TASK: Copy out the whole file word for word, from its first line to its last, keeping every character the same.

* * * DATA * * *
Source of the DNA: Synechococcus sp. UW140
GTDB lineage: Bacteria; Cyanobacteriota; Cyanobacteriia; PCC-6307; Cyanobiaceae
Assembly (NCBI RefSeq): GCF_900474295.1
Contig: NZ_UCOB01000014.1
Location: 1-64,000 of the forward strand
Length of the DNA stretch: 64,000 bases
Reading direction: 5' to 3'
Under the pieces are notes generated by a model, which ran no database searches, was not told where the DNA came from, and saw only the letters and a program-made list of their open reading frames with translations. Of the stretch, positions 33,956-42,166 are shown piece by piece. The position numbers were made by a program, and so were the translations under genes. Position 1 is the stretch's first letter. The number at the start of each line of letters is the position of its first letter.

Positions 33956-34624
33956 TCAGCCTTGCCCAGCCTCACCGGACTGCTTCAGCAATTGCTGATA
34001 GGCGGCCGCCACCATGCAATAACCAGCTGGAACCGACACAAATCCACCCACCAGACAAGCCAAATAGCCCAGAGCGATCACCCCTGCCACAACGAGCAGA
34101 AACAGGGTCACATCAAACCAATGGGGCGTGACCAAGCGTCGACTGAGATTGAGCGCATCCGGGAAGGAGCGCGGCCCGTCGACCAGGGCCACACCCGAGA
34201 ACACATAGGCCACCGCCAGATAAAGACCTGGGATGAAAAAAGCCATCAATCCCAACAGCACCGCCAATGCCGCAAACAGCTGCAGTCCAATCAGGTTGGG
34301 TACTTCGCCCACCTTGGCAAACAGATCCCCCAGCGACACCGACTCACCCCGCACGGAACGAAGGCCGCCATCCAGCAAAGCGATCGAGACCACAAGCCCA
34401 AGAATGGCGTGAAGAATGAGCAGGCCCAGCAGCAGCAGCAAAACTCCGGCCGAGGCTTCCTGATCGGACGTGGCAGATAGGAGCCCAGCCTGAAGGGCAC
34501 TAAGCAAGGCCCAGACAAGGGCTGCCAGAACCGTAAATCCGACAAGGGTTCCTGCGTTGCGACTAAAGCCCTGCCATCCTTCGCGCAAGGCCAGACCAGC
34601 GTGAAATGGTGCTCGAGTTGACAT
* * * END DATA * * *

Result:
Source of the DNA: Synechococcus sp. UW140
GTDB lineage: Bacteria; Cyanobacteriota; Cyanobacteriia; PCC-6307; Cyanobiaceae
Assembly (NCBI RefSeq): GCF_900474295.1
Contig: NZ_UCOB01000014.1
Location: 1-64,000 of the forward strand
Length of the DNA stretch: 64,000 bases
Reading direction: 5' to 3'
Under the pieces are notes generated by a model, which ran no database searches, was not told where the DNA came from, and saw only the letters and a program-made list of their open reading frames with translations. Of the stretch, positions 33,956-42,166 are shown piece by piece. The position numbers were made by a program, and so were the translations under genes. Position 1 is the stretch's first letter. The number at the start of each line of letters is the position of its first letter.

Positions 33956-34624
33956 TCAGCCTTGCCCAGCCTCACCGGACTGCTTCAGCAATTGCTGATA
34001 GGCGGCCGCCACCATGCAATAACCAGCTGGAACCGACACAAATCCACCCACCAGACAAGCCAAATAGCCCAGAGCGATCACCCCTGCCACAACGAGCAGA
34101 AACAGGGTCACATCAAACCAATGGGGCGTGACCAAGCGTCGACTGAGATTGAGCGCATCCGGGAAGGAGCGCGGCCCGTCGACCAGGGCCACACCCGAGA
34201 ACACATAGGCCACCGCCAGATAAAGACCTGGGATGAAAAAAGCCATCAATCCCAACAGCACCGCCAATGCCGCAAACAGCTGCAGTCCAATCAGGTTGGG
34301 TACTTCGCCCACCTTGGCAAACAGATCCCCCAGCGACACCGACTCACCCCGCACGGAACGAAGGCCGCCATCCAGCAAAGCGATCGAGACCACAAGCCCA
34401 AGAATGGCGTGAAGAATGAGCAGGCCCAGCAGCAGCAGCAAAACTCCGGCCGAGGCTTCCTGATCGGACGTGGCAGATAGGAGCCCAGCCTGAAGGGCAC
34501 TAAGCAAGGCCCAGACAAGGGCTGCCAGAACCGTAAATCCGACAAGGGTTCCTGCGTTGCGACTAAAGCCCTGCCATCCTTCGCGCAAGGCCAGACCAGC
34601 GTGAAATGGTGCTCGAGTTGACAT